Because I was living in Giza and felt close to my protagonist, my meditations on the city’s diverse and continuous motion took on new importance; I began to move fluidly between my inner self and the outer world. Bit by bit, this situation shed light on the dark areas between objective, external reality and the novel’s imaginative, artistic reality. In the process, some of the secrets and pleasures around me were illuminated; some of Giza’s hidden lives became visible from underneath the crowds and noise and the city’s covert and overt deals. These were the things I tried to capture sharply, with the determined patience of an old man boasting that he can impose the art of form over content to solve the question of time, and, along with it, replant the foundations of the novel itself. Consequently, the language came out dressed the way I wanted.
In essence, writing is like meditating, with its blend of the imaginary and the realistic. Its only medium is language, which needs a dead heart, an alert mind, a strong, steady hand, and a release of the unconscious. Writing also can’t live without the writer’s cruel clarity towards his words and work; he mercilessly removes what must be taken out.
The artistic themes that I tried to approach in Secret Pleasures were fear, panic, and horror at the criminals and murderers who had been able to do what they wanted. I also wanted to tackle our fear of the unknown and of murder and death, which are eventually shown in one of the main characters, and in the novelist.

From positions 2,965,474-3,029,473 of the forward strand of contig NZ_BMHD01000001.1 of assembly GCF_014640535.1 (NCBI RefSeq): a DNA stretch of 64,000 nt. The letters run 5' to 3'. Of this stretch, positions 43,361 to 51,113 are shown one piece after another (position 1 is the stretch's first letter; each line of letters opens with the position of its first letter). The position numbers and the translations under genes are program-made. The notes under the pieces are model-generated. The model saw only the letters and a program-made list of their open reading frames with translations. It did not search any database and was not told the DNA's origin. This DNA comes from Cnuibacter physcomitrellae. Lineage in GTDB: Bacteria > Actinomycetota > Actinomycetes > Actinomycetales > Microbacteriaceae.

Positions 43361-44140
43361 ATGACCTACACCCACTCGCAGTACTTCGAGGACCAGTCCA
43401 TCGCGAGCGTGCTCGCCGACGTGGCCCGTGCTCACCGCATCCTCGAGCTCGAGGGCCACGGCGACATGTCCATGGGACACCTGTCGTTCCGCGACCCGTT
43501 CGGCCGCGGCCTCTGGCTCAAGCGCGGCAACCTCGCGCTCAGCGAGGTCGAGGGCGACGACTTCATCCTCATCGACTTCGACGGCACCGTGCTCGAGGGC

Simply and shortly, the novel is about Rabih Al-Hajj, a TV news broadcaster who cannot endure his strict wife. He soon falls in love with Nashwa, a woman of rare beauty and character. But Rabih discovers that she’s the wife of an officer who’s presence is both absent and dominant. The novel has three parts over thirty-one chapters that investigate the history of horror and fear in Egypt, which has come from authority, in all its forms, pictures, and symbols. The book also depicts the personal history of most people in my generation, who belong to different groups of the declining middle class. This generation was born in the shadows of setback and defeat. As children, not only did we wear shirts imprinted with the face of “the hero of war and peace” wreathed by an olive branch, we also spent our youth in the eternal shadow of an authority that gained control after the death of Sadat.
I wanted Secret Pleasures to be a work made of idioms from fine art; graffiti with multi-characters and abundant details. I wanted it to be a visual world that addressed sight first and then insight, and after that a film with many characters, events, narratives, and a soundtrack. Made of the realistic and the imaginary, it’s a semi-epic movie that shows the whole of Giza: The arenas and fields, the roads, the buildings, the alleys, the people, the smells, the Nile, the pyramid tunnel, and Abbas’s Bridge. Eventually, it’s a world that needs meditation and careful consideration to uncover its essence and rebuild it. This is what I’ve wanted to do all the years of my life in Giza, and what I wanted to depict in my writing.